Welcome to the transcript of Refinitiv Project Finance International’s Taiwan and South Korea Offshore Wind virtual roundtable webinar event sponsored by MUFG and Linklaters.
The event, held last month, attracted a top range of speakers and a large audience. Offshore wind is one of the hottest sectors right now in the project finance arena and interest in the sector has taken off in East Asia. The roundtable combined commentary on the established market in Taiwan and a relatively new market, South Korea.
The offshore wind concept is now well established in East Asia. The opportunity is exciting and the market potentially very large. But with the opportunity comes challenges – optimum financing, regulatory issues, local construction issues and insurance, to name just a few. All were discussed during the event.
MUFG’s Gordon White set the scene for the discussion by stating: “When we talk about offshore wind in East Asia, we are really talking about the Taiwan market, the up-and-coming market in Japan, Korea is not far behind, and Vietnam, which is probably the next one on the list. Taiwan’s market has come a long way in a relatively short period of time and that’s the reason we can be very optimistic about other markets.”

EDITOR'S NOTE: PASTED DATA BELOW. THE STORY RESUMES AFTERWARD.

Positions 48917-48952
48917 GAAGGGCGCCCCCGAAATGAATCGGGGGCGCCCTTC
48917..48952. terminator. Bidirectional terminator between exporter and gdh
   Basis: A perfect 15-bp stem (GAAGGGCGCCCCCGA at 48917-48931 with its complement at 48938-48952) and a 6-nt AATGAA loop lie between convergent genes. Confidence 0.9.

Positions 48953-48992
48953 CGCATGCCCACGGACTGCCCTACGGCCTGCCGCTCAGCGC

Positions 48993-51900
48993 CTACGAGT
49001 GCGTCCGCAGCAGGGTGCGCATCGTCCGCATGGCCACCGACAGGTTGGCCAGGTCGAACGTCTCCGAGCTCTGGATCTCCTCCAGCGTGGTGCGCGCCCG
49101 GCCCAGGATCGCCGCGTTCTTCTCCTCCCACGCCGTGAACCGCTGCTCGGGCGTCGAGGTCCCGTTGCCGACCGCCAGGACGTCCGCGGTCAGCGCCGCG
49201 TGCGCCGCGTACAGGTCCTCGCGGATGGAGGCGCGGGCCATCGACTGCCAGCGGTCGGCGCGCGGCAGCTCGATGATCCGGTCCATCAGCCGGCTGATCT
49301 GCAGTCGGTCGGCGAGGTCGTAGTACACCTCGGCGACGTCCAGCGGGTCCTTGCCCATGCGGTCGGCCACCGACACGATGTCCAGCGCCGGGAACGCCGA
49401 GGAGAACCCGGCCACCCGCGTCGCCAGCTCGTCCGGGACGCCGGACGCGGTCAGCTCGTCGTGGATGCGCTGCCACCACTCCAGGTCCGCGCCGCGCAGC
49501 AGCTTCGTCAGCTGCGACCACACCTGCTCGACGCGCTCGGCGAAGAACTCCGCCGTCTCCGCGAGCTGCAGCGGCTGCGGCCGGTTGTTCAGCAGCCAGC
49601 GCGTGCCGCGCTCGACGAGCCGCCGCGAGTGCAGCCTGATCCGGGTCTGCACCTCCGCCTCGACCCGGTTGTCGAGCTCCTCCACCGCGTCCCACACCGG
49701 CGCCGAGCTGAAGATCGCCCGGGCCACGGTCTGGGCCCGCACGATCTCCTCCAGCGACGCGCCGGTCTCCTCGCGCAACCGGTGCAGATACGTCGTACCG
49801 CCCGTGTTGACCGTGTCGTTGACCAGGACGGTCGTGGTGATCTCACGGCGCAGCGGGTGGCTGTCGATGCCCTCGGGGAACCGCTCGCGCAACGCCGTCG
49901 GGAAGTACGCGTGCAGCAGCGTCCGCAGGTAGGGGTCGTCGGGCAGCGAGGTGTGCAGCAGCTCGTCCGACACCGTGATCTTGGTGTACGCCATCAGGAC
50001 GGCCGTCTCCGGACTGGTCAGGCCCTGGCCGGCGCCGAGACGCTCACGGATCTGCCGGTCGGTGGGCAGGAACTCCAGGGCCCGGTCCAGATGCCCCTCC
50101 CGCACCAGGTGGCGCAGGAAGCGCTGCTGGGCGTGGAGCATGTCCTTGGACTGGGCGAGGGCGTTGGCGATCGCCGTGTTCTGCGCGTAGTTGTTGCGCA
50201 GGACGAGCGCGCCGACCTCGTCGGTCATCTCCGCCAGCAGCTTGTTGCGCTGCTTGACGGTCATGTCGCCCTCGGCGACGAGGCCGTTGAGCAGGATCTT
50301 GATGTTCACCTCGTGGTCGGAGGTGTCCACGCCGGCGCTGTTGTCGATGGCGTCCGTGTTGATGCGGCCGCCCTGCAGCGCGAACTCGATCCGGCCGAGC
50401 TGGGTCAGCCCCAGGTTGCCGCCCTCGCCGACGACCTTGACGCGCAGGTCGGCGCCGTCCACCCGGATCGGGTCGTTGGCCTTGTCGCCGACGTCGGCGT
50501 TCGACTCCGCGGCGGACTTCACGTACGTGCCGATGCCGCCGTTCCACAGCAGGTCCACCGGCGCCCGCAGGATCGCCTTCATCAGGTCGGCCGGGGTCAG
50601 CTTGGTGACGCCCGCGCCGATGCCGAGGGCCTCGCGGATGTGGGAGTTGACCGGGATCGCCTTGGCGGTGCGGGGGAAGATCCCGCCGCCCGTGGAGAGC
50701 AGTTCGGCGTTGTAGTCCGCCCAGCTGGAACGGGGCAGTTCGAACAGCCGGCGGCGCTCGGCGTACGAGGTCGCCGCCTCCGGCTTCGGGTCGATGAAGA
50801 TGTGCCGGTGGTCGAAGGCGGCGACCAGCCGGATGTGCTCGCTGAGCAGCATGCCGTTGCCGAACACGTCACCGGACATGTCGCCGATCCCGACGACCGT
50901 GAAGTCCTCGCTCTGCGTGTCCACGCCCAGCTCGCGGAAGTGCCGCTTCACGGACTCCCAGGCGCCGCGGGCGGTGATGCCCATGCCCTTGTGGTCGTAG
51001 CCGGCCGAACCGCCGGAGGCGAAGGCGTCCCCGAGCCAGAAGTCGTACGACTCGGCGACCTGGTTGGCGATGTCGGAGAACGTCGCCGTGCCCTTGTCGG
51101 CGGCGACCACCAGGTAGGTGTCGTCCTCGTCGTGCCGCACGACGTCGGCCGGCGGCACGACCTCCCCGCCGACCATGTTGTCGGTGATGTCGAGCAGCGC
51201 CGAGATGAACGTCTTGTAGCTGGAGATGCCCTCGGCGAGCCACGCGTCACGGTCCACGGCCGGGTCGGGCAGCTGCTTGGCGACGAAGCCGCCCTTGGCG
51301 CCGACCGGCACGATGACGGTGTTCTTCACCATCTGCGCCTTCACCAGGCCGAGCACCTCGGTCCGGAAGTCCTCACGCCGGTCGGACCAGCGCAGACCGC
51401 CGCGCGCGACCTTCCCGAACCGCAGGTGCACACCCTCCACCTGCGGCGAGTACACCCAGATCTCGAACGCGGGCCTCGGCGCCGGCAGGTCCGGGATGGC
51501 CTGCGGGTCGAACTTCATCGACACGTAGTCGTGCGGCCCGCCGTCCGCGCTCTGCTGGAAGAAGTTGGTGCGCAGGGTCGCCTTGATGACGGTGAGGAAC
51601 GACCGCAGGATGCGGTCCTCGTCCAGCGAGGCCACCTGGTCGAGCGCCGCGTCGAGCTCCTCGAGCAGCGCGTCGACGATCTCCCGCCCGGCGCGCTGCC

Linklaters’ Joo Hee Lee agreed that Taiwan could provide a roadmap for the other markets. “We are looking at 15GW over the next 10 years in Taiwan and 12GW in Korea,” he said. “It will be very interesting to see how the market’s experience in Taiwan is going to play out in Korea.
Orsted’s Thomas Poulsen said: “What has happened in Taiwan’s offshore wind market is quite an incredible story” but added “it is not just a question of financing the projects but also building up the supply chain, which to some degree will include inexperienced suppliers.”
Linklaters’ Ying Fu set out the recent updates on Taiwan’s up-and-coming auction process, stating that in next round “there are clearly quite dramatic differences in the auction process” but adding: “There is recognition that the Ministry of Economic Affairs [MOEA] is recognising the challenges facing projects and appears to be doing something to address them.”
Korea Development Bank’s Ryan Shin detailed the opportunity and the hurdles in South Korea. “We have a very ambitious goal in front of us,” he said. “The government is really pushing hard on this, but the reality is that the market is not moving fast. It’s not just the number of decision makers involved in the various departments of central government but it’s the local governments, the community mayors.”
In terms of financing South Korean schemes, MUFG’s Gordon White said: “There are still a lot of questions in terms of how exactly the financings are likely to pan out and what role an international bank will play in that market. Will it be dominated by the Korean banks? Or will there need to be some sort of collaboration, with international banks and ECAs bringing knowledge of offshore wind?”
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